This is an archived article that was published on in 2017, and information in the article may be outdated. It is provided only for personal research purposes and may not be reprinted.

Senior current and former National Security Agency officials have denied claims that the agency conducted "blanket" surveillance of Salt Lake City-area residents during the 2002 Winter Olympics.

In sworn declarations filed in U.S. District Court on Monday, current NSA Director of Operations Wayne Murphy and former NSA Director Michael Hayden rejected allegations made in a 2015 lawsuit against the agency. The lawsuit claims violations of privacy over an alleged dragnet government surveillance program during the Olympics, which had followed significant security concerns raised in the wake of 9/11.

NSA attorneys in a related filing this week request Judge Robert Shelby dismiss the case and issue a summary judgment. Shelby rejected an NSA attempt in January to have the case dismissed, saying the six plaintiffs — who all lived or worked in Salt Lake City during the Games — made legally sufficient allegations that the agency had conducted a widespread, warrantless surveillance program during the event.

In the sworn declarations, however, Murphy and Hayden argued no such thing occurred.

"Neither the PSP (President's Surveillance Program), nor any other NSA intelligence-gathering activity, at any time has involved indiscriminate 'blanket' surveillance in Salt Lake City or the vicinity of the 2002 Winter Olympic venues, whether during the 2002 Winter Olympic Games or otherwise," Murphy wrote.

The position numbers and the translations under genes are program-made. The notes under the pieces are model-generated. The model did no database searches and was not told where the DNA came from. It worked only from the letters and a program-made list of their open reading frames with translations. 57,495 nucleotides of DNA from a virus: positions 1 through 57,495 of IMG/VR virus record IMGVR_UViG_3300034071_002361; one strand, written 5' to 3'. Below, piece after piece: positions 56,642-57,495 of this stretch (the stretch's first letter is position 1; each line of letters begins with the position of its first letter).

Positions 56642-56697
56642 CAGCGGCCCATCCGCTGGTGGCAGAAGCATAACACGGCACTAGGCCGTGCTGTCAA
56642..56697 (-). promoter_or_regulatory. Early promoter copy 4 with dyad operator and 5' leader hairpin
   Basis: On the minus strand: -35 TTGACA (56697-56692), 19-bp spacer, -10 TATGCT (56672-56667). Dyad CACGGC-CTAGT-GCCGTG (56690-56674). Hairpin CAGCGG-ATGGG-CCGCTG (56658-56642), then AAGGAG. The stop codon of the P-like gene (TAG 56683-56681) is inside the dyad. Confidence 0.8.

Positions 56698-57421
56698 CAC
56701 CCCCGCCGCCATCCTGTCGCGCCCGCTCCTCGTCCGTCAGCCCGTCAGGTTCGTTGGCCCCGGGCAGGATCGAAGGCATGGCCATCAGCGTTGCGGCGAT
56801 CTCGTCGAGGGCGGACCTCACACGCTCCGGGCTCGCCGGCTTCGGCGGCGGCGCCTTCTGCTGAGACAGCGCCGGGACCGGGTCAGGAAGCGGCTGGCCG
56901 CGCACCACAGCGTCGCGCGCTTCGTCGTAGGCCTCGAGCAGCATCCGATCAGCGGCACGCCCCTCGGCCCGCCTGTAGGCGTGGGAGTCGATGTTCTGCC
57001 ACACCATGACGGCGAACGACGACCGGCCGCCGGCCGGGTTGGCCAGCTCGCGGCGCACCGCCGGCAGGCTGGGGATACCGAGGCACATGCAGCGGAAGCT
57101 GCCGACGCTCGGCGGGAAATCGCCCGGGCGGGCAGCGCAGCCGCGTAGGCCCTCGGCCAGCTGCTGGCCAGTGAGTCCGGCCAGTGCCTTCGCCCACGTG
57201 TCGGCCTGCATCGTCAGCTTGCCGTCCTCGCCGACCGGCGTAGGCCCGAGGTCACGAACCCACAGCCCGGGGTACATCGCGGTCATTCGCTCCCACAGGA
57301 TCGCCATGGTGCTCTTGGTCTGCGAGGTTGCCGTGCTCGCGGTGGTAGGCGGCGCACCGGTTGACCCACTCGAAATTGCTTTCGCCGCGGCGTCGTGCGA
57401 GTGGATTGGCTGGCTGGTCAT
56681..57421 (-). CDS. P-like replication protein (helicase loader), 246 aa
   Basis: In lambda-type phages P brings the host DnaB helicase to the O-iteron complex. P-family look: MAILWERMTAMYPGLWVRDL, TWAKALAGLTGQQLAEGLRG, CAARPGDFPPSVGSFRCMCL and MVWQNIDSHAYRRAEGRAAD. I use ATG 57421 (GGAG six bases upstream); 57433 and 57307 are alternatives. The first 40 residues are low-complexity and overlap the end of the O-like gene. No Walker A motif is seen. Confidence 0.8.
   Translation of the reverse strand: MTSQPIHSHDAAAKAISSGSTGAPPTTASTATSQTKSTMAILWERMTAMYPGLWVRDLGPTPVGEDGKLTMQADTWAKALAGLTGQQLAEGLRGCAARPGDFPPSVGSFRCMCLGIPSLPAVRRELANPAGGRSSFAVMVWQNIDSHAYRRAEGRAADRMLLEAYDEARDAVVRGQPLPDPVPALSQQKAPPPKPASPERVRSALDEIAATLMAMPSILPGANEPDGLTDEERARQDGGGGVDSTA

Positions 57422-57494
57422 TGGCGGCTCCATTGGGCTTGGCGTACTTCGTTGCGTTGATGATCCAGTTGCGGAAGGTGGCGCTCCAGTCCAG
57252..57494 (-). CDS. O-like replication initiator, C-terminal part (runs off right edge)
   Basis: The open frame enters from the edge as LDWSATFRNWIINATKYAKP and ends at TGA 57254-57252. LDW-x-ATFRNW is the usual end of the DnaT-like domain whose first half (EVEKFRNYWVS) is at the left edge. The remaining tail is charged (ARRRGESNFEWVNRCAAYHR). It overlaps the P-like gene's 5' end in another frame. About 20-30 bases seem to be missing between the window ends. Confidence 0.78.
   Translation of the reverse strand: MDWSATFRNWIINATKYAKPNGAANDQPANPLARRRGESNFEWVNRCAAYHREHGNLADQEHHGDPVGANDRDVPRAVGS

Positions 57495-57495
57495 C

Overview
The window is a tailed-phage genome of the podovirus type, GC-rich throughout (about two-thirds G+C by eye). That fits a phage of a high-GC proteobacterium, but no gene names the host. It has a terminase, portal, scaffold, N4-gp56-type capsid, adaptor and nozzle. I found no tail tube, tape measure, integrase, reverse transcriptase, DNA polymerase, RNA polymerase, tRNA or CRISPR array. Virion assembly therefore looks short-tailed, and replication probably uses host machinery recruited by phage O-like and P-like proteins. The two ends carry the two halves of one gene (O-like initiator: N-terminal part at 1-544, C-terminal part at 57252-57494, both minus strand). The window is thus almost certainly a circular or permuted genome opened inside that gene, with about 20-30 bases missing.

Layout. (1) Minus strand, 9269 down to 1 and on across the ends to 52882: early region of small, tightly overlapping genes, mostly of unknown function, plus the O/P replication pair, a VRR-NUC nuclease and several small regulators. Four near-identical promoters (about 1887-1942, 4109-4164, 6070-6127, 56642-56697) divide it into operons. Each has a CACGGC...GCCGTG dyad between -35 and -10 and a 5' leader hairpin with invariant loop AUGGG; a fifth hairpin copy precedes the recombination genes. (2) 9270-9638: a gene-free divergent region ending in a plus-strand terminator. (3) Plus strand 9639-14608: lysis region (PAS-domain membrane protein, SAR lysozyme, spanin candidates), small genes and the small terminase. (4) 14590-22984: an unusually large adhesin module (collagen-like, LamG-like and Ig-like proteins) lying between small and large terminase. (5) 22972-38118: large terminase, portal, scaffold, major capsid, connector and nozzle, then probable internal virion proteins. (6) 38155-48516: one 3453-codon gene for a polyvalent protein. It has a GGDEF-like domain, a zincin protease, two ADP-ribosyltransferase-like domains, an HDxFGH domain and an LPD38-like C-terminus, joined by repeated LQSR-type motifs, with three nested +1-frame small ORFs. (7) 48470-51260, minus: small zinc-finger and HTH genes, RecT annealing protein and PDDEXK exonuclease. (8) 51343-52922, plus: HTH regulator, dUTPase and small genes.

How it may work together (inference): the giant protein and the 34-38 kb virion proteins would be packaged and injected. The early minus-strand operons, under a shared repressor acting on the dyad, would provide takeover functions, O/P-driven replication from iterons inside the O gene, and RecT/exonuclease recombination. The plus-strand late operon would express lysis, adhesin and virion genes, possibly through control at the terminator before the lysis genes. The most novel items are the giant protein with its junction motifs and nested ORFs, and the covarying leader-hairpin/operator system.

He noted that NSA collection of communications did and does continue to exist but was "targeted at one-end foreign communications where a communicant was reasonably believed to be a member or agent of al-Qaeda or another international terrorist organization."

Murphy noted he wouldn't reveal more specific details about NSA surveillance techniques including the PSP program, which expired in 2007, because it remains classified in order "to protect sensitive intelligence sources and methods."

Even making a decision to deny the allegations of blanket surveillance was a decision "not taken lightly" within the NSA, Murphy said. Usually, he said, the NSA would neither "confirm nor deny" such allegations regarding intelligence gathering.

"Indeed, the very existence of the PSP was a closely guarded state secret for over four years, until a wave of unauthorized public disclosures about the (terrorist surveillance program) were reported by the media in December 2005," he wrote.

Murphy in his declaration also said it was untrue that the NSA had stored the contents of communications, or metadata, obtained as part of any blanket surveillance.

Hayden added that it was untrue that there was both blanket surveillance of email, text messages, and metadata of phone calls during the Olympics, and he denied that he was the one who "personally" caused the NSA to engage in such a practice.

"All of these allegations are false," Hayden said.

The plaintiffs are represented by former Salt Lake City Mayor Rocky Anderson. Anderson in 2015 told The Salt Lake Tribune that the Olympics surveillance "was the most immense, clearly illegal and unconstitutional, indiscriminate wholesale surveillance of the content of communications of people in this country by our government in our nation's history."

Anderson could not immediately be reached for comment Saturday.

The Wall Street Journal, citing unnamed sources, was the first to report in 2013 that the NSA and FBI "monitored the content of all email and text communications in the Salt Lake City area," around the 2002 Games.

Twitter: @lramseth